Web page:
New smoke shells were fired when the creeping barrage paused beyond each objective, which helped to obscure the British infantry from artillery observers and German machine-gunners far back in the German defensive zone who fired through the British artillery barrages. Around Langemarck, the British infantry formed up close the German positions, too near for the German artillery to fire on for fear of hitting their infantry, although British troops further back at the Steenbeek were severely bombarded. British platoons and sections were allotted objectives and engineers accompanied troops to bridge obstacles and attack strong points. In the 20th Division, each company was reduced to three platoons, two to advance using infiltration tactics and one to mop up areas where the forward platoons had by-passed resistance by attacking from the flanks and from behind. In the II and XIX Corps areas, the foremost infantry had been isolated by German artillery and then driven back by counter-attacks. On 17 August, Gough ordered that the capture of the remainder of their objectives of 16 August would be completed on 25 August. Apart from small areas on the left of the 56th Division (Major-General F. A. Dudgeon), the flanks of the 8th Division and right of the 16th Division, the British had been forced back to their start line by German machine-gun fire from the flanks and infantry counter-attacks supported by plentiful artillery. Attempts by the German infantry to advance further were stopped by British artillery-fire, which inflicted many losses. Dudgeon reported that there had been a lack of time to prepare the attack and study the ground, since the 167th Brigade had relieved part of the 25th Division after it had only been in the line for 24 hours; neither unit had sufficient time to make preparations for the attack. Dudgeon also reported that no tracks had been laid beyond Château Wood, that the wet ground had slowed the delivery of supplies to the front line and obstructed the advance beyond it. Pillboxes had caused more delays and subjected the attacking troops to frequent enfilade fire.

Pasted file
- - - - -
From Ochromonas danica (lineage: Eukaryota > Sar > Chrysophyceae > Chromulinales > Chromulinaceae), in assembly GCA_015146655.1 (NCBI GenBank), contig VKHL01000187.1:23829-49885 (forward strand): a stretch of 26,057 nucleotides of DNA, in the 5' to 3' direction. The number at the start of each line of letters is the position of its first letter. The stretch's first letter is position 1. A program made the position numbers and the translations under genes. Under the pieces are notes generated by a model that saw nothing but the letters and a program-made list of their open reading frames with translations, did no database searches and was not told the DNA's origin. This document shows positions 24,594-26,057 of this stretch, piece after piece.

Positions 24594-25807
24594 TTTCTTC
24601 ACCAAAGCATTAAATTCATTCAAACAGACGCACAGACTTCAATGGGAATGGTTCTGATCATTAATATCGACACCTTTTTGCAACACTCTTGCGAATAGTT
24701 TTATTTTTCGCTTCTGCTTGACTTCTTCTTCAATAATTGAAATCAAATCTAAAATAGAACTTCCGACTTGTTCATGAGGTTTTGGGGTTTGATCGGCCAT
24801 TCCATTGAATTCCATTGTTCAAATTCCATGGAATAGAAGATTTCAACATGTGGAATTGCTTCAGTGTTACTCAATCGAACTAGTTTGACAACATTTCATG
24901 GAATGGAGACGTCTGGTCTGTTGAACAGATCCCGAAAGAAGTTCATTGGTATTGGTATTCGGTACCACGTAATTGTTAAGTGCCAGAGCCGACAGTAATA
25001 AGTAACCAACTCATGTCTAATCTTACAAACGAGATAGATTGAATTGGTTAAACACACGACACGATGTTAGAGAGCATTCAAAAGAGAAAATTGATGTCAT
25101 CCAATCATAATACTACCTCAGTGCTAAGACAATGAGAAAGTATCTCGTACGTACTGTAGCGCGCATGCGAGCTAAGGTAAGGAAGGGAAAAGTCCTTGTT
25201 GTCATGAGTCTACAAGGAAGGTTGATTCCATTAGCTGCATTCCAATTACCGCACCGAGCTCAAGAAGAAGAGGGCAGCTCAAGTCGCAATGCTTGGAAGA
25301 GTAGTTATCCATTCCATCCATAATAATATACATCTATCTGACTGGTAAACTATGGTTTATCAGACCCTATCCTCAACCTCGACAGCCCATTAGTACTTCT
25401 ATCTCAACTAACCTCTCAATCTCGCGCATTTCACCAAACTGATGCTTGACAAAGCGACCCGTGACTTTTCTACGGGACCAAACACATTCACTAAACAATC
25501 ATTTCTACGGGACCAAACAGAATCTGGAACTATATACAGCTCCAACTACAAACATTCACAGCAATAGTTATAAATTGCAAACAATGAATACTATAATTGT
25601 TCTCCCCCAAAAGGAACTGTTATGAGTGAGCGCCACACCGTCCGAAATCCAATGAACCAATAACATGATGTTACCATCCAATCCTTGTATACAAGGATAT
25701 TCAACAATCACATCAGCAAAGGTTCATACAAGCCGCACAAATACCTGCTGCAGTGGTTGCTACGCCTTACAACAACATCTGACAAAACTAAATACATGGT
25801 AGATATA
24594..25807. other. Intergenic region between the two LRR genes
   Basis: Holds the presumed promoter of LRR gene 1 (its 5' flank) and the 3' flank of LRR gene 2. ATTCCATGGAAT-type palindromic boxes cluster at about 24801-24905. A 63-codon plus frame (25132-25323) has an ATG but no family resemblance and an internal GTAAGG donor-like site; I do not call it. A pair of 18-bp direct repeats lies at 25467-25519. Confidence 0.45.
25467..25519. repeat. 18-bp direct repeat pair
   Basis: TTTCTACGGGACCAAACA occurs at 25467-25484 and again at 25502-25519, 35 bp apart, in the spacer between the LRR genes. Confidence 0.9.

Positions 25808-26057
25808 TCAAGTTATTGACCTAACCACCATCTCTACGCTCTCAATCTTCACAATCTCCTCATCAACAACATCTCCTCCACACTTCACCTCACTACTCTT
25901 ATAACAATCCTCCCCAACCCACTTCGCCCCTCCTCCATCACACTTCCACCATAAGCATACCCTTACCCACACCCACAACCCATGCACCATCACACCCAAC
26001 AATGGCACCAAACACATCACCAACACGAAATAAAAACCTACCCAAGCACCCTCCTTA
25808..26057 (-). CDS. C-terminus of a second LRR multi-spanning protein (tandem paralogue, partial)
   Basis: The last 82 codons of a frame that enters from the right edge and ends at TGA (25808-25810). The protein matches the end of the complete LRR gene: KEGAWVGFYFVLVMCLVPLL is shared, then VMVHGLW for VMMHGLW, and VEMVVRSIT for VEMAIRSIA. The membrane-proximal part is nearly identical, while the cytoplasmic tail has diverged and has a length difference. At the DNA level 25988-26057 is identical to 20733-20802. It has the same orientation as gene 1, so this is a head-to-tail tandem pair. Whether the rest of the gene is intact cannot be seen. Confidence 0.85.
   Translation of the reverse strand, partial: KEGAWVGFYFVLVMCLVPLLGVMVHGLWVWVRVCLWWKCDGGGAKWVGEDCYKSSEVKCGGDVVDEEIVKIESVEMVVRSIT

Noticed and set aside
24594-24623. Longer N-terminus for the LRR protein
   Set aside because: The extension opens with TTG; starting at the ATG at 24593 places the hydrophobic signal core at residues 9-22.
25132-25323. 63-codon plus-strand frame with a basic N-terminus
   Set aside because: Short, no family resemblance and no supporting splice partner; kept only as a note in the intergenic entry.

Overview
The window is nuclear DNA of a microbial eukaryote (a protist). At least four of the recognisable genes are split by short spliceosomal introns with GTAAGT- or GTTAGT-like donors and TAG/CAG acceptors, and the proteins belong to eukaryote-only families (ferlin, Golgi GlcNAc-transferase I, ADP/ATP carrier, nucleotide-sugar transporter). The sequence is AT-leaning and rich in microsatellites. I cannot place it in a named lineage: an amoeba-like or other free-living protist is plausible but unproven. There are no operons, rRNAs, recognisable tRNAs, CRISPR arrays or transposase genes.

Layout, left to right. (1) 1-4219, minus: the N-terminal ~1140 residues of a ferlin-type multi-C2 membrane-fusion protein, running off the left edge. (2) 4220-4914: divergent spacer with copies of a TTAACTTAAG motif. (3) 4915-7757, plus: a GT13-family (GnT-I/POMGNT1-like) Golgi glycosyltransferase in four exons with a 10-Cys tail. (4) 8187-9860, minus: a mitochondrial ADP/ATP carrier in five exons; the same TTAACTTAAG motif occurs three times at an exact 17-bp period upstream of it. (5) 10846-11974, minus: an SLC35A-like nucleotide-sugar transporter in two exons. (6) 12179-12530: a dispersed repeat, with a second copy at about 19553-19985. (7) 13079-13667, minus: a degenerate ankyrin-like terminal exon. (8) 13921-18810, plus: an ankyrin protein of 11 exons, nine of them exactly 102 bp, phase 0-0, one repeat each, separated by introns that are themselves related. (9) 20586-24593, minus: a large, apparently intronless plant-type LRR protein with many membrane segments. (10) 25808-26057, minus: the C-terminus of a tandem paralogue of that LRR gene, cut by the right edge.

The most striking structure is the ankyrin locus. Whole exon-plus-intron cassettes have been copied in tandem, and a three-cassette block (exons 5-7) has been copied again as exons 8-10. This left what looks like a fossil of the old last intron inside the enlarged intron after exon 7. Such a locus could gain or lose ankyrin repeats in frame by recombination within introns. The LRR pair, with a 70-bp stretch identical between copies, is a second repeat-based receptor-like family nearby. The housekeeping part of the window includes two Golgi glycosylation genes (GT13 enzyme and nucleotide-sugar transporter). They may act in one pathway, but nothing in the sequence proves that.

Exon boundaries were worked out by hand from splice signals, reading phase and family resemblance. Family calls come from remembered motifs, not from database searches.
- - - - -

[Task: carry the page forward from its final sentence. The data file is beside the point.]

• 日本語訳をお願いいたします。

    German bombardments continued during the night of 4/5 March, before an attack on the British right flank, which captured a trench block and about 100 yards (91 m) of Fritz Trench to the north, before a local counter-attack recovered the recaptured ground. German artillery-fire continued all day and at 7:30 p.m., German infantry seen massing on the right flank, were dispersed by SOS artillery and machine-gun barrages before they could attack; German bombardments continued on 6 March, before slowly diminishing. The operation cost the British 1,137 casualties, 217 German prisoners and seven machine-guns were captured and "exceedingly heavy" German casualties inflicted, according to surveys of the vicinity, after the German withdrawal to the Hindenburg Line (Siegfriedstellung).